As I stated in my last post, there is some disagreement about whether you should charge clients for expenses. There are some expenses that are a no-brainer. You charge your client for investigative expenses or filing fees. These are costs that the client should pay. But, what about other costs, such as photocopying and faxing?
I fall on the side of the debate that a client should not be paid for these costs. My argument is pretty straightforward: these are costs of doing business. You should figure these into your hourly rate or other fee structure. Every business has the cost of postage, faxing, copying. The dentist does not charge you to mail you a reminder notice about your appointment. The accountant does not charge you for a copy of your tax returns. The computer technician does not charge you for faxing you some papers you might need. (Caveat: construction companies generally charge 10% profit and 10% overhead on work, but that generally covers supervisory overhead and not things like letters and faxes.)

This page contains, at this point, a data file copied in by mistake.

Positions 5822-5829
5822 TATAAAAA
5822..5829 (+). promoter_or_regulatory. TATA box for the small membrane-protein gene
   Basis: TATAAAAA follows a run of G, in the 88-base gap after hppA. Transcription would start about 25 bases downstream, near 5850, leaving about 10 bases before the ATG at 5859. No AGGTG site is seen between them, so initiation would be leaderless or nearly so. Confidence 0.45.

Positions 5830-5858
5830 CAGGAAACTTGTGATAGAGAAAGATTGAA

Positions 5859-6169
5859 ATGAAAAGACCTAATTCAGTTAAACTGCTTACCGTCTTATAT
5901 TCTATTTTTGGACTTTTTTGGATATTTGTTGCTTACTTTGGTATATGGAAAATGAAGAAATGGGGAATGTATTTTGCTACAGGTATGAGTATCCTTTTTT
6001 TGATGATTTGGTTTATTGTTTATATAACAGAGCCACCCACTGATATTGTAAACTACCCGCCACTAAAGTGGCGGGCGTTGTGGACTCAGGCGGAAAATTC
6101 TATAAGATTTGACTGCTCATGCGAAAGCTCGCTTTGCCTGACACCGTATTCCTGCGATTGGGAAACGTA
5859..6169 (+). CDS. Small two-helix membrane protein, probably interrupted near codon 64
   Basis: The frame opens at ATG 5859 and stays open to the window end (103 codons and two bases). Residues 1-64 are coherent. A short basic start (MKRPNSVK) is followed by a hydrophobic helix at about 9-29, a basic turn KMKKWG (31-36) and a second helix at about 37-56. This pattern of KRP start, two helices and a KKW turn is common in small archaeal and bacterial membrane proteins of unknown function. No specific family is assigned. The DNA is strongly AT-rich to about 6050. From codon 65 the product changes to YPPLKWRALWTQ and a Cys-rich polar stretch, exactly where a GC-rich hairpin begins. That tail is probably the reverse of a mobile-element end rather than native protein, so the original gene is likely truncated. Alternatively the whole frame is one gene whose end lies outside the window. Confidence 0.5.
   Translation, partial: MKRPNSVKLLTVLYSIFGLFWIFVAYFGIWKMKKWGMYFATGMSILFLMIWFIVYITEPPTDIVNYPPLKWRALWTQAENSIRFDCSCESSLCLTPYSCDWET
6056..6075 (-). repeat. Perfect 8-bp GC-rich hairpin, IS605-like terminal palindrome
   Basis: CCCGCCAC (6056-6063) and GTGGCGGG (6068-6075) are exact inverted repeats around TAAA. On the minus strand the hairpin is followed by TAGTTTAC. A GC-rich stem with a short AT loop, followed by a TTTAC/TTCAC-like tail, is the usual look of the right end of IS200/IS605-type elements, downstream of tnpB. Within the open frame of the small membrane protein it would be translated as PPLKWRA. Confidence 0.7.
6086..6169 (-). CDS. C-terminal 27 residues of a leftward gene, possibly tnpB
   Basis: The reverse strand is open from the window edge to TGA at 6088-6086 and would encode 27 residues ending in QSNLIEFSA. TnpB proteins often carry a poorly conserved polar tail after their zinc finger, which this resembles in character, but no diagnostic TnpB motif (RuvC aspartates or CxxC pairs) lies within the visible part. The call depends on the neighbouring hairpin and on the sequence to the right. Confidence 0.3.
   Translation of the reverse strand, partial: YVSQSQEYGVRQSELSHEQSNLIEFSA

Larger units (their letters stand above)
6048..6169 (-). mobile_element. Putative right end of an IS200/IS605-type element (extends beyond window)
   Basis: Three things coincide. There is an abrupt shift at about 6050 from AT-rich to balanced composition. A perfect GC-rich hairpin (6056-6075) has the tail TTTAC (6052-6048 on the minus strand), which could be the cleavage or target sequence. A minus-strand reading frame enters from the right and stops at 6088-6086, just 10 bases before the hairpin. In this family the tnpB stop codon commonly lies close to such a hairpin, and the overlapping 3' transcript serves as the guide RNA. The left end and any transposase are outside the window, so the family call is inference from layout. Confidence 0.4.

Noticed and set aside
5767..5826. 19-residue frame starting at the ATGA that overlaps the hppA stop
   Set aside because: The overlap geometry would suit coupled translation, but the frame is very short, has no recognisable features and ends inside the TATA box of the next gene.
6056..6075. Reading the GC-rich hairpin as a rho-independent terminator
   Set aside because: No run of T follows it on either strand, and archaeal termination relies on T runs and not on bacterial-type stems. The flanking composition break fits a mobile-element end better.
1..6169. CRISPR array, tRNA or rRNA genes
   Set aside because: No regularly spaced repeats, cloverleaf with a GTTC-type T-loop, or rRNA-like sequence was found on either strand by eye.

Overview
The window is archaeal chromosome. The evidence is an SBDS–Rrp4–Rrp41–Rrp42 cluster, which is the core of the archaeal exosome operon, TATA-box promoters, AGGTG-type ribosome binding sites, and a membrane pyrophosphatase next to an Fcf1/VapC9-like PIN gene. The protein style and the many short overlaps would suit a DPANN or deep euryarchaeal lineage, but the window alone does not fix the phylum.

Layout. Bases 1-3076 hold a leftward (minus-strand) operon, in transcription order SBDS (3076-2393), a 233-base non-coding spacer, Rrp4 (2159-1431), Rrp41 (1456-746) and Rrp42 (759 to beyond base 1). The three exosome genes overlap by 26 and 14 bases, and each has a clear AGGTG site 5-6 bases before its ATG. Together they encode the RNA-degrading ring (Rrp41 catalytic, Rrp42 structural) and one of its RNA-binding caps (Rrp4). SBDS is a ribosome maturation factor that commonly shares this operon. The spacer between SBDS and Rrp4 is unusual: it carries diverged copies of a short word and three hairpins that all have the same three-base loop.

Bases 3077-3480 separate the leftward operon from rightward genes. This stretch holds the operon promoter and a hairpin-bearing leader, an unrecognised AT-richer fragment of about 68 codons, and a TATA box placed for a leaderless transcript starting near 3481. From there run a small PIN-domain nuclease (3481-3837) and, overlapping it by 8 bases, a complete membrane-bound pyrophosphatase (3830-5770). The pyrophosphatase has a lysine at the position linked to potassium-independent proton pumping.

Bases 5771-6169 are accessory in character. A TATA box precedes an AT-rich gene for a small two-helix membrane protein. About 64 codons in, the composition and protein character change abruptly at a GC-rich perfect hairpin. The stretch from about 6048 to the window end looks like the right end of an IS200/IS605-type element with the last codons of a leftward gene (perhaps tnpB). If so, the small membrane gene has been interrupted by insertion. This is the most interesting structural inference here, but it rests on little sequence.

Overhead is overhead. It is a cost of doing business. If you want to run a business, you should pay the costs associated with it. There are exceptions. A client who comes to me with less than a week before a deadline is going to pay my costs for overnighting something or for having my process server take care of it. Or a client who insists that everything be sent via overnight mail is going to pay for those costs. However, mail, even certified mail, return reciept requested, is a cost that I eat. I make sure that I am charging enough to cover my expenses.
I think attorneys need to stop nickel-and-diming clients to death. Clients will be much more willing to pay for your services if you do not charge them for every little expense.